My Dog Ate a Pack of Gum. Will They Be Okay?

As a dog owner, you’ve experienced the feeling of dread when something unexpected happens with your pup. If your dog ate a pack of gum many questions might race through your head such as, can dogs digest gum? Will they be okay? What should I do now? Gum can contain artificial sweeteners that can result in mild to severe clinical signs if they ingest it. Keep reading below to learn about the dangers of gum and what you should do if your dog happens to eat a pack of gum. 

Dangers of Sugar-Free Gum

Sugar-free gum can contain the ingredient xylitol, which is highly toxic to dogs. Xylitol is a naturally occurring sugar alcohol that is used in a wide range of goods and products such as candy, gum, diabetic snacks, human toothpaste, and more. The use of xylitol is becoming more and more popular, and the chances of your dog ingesting increases with it. 

Humans can safely ingest and digest xylitol without issues, unlike dogs. Xylitol imitates a natural sugar intake, so the pancreas secretes insulin to regulate blood glucose levels. This results in a dangerous drop in blood sugar, which can lead to seizures. After ingestion nausea, dizziness, vomiting, and instability can occur. If a large amount of xylitol is consumed, such as a pack of gum, it may result in liver failure. If treatment is not sought in a timely manner, your dog can collapse and possibly die.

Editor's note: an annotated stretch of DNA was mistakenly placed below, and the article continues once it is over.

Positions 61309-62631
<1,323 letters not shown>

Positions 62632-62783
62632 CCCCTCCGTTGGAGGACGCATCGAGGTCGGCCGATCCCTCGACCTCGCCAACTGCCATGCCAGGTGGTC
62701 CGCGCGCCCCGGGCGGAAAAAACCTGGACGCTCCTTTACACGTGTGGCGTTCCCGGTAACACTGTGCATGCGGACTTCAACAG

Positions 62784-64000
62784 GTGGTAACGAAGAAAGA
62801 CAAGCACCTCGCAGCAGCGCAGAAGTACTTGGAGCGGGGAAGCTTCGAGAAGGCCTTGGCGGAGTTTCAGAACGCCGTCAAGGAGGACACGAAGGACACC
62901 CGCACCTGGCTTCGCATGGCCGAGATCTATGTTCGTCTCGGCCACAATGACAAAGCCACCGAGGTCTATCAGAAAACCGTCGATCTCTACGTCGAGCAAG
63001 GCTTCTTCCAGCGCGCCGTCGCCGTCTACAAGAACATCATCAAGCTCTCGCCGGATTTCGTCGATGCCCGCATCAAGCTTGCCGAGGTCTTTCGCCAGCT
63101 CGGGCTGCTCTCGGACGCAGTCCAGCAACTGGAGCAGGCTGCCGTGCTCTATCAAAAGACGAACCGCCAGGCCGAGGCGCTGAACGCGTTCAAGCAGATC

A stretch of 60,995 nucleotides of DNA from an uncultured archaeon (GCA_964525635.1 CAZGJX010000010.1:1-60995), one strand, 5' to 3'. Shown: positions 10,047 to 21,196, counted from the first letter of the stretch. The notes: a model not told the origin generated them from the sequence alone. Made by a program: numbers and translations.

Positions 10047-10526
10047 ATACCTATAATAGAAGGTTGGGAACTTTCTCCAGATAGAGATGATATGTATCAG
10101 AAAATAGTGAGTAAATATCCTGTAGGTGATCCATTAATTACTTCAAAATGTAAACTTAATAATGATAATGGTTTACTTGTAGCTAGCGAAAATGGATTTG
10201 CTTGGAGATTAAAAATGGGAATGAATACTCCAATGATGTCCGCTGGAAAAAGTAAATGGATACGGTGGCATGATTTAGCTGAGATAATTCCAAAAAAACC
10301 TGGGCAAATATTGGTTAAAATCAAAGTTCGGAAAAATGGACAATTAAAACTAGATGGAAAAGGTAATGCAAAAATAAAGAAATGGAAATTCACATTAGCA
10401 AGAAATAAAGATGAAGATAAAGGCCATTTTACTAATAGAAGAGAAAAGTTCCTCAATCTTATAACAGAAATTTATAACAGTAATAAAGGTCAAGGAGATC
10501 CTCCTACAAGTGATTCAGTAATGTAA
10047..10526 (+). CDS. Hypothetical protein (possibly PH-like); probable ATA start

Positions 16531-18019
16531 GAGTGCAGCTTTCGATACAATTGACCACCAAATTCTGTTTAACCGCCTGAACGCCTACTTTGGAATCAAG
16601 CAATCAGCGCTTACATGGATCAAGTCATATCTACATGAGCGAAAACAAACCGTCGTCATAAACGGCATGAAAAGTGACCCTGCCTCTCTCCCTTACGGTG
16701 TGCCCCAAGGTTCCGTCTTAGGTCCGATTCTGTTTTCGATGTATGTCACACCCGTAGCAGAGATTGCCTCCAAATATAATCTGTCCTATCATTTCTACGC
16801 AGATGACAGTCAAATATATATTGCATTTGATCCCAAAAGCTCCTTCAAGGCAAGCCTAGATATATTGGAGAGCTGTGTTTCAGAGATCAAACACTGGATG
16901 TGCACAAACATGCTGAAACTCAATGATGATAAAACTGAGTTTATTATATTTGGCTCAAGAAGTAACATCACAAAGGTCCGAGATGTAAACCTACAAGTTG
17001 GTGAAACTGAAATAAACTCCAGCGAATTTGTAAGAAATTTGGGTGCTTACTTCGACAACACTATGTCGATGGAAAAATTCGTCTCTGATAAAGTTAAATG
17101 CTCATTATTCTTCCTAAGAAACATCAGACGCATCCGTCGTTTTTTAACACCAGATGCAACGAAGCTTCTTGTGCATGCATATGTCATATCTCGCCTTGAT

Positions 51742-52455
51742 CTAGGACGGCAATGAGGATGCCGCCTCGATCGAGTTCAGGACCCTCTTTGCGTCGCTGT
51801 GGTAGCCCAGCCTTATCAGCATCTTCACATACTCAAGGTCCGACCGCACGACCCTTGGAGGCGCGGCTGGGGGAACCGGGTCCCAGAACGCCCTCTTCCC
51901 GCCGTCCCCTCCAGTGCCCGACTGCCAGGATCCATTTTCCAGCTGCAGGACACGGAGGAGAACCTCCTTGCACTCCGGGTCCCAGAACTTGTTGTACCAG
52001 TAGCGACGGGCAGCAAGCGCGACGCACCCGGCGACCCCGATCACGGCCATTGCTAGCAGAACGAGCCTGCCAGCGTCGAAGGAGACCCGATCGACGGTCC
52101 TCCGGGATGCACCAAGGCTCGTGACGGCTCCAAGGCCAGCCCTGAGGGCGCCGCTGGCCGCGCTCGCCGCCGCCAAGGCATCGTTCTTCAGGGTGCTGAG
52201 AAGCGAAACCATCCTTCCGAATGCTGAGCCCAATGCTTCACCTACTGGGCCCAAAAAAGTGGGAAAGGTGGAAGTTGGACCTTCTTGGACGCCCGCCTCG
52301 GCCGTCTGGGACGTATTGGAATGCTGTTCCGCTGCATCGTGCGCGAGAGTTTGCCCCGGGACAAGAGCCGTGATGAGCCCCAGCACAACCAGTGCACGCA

Symptoms of Xylitol Poisoning

Possible xylitol poisoning symptoms include: 

  • Vomiting
  • Difficulty walking
  • Tremors
  • Seizures
  • Liver damage
  • Lethargy

These symptoms occur quickly after ingestion and can worsen if your dog does not receive prompt treatment. Call your veterinarian and Pet Poison Helpline at (855) 764-7661 for first aid advice. 

Treating Xylitol Poisoning

If your dog has consumed a pack of gum, contact your veterinarian and Pet Poison Helpline at (855) 764-7661 immediately for professional advice. At the veterinary clinic your veterinarian will induce vomiting to remove the remains in their stomach. IV fluids may be given to address any dehydration. Your veterinarian will perform liver monitoring tests to detect potential liver damage. To avoid any xylitol poisoning incidents, remove all products containing xylitol out of your dog’s reach. If you’re unsure if a product contains xylitol, contact Pet Poison Helpline for confirmation.